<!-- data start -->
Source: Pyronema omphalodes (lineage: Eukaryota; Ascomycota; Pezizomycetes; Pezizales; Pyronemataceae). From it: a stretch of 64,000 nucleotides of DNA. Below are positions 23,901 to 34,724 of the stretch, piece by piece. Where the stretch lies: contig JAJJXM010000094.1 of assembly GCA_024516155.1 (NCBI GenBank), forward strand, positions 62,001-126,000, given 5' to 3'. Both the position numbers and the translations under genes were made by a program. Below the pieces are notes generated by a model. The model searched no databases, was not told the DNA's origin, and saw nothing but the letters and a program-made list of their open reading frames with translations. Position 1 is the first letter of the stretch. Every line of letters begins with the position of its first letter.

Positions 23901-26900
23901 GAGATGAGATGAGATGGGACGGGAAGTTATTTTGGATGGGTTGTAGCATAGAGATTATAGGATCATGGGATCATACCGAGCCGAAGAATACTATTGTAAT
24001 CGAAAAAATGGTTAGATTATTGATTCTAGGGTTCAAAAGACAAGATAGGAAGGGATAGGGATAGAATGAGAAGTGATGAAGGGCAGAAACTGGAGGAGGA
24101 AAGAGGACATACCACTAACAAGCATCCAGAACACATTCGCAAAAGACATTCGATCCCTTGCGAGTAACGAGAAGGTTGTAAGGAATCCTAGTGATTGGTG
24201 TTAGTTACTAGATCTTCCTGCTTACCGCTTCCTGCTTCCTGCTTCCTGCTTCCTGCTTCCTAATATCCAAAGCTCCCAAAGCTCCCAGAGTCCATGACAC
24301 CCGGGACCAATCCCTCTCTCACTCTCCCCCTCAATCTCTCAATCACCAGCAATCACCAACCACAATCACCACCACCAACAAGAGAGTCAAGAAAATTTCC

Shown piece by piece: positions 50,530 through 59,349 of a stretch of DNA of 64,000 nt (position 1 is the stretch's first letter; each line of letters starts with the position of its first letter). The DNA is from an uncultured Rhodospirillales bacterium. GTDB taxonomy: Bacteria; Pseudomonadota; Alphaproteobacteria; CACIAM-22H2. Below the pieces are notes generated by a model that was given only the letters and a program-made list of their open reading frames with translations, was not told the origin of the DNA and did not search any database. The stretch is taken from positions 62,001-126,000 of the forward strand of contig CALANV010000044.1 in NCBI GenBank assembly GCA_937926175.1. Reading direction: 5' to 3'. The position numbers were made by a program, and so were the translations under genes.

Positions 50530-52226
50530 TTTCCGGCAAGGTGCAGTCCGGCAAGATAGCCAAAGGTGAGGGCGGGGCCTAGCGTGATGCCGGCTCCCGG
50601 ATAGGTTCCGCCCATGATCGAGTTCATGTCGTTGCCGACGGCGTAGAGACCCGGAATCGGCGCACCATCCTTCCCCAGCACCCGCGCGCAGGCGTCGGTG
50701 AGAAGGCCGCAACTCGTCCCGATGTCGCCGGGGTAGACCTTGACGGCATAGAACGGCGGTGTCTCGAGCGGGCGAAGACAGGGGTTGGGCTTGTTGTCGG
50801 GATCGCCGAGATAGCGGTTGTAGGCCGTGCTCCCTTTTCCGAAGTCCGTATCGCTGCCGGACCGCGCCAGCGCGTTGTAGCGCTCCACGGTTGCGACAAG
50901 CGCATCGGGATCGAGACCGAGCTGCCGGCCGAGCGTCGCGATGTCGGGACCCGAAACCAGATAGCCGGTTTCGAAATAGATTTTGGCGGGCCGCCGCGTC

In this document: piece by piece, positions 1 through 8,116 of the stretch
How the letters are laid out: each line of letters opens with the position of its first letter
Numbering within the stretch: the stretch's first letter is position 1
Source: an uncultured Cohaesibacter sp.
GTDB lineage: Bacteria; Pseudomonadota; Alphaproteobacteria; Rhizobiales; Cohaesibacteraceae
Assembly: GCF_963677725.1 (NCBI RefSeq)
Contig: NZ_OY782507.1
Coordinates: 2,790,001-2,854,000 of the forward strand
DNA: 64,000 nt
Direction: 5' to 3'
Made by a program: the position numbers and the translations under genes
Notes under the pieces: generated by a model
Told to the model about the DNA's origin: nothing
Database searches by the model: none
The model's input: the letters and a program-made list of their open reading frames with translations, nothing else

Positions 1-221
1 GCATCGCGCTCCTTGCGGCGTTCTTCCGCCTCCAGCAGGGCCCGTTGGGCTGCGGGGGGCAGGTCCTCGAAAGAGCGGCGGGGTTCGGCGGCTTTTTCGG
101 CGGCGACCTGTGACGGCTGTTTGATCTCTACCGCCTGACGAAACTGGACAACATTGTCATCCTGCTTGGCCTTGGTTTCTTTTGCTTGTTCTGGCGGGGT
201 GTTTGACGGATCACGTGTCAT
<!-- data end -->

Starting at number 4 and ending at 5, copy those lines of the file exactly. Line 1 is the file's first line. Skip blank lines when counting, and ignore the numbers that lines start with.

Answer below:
24001 CGAAAAAATGGTTAGATTATTGATTCTAGGGTTCAAAAGACAAGATAGGAAGGGATAGGGATAGAATGAGAAGTGATGAAGGGCAGAAACTGGAGGAGGA
24101 AAGAGGACATACCACTAACAAGCATCCAGAACACATTCGCAAAAGACATTCGATCCCTTGCGAGTAACGAGAAGGTTGTAAGGAATCCTAGTGATTGGTG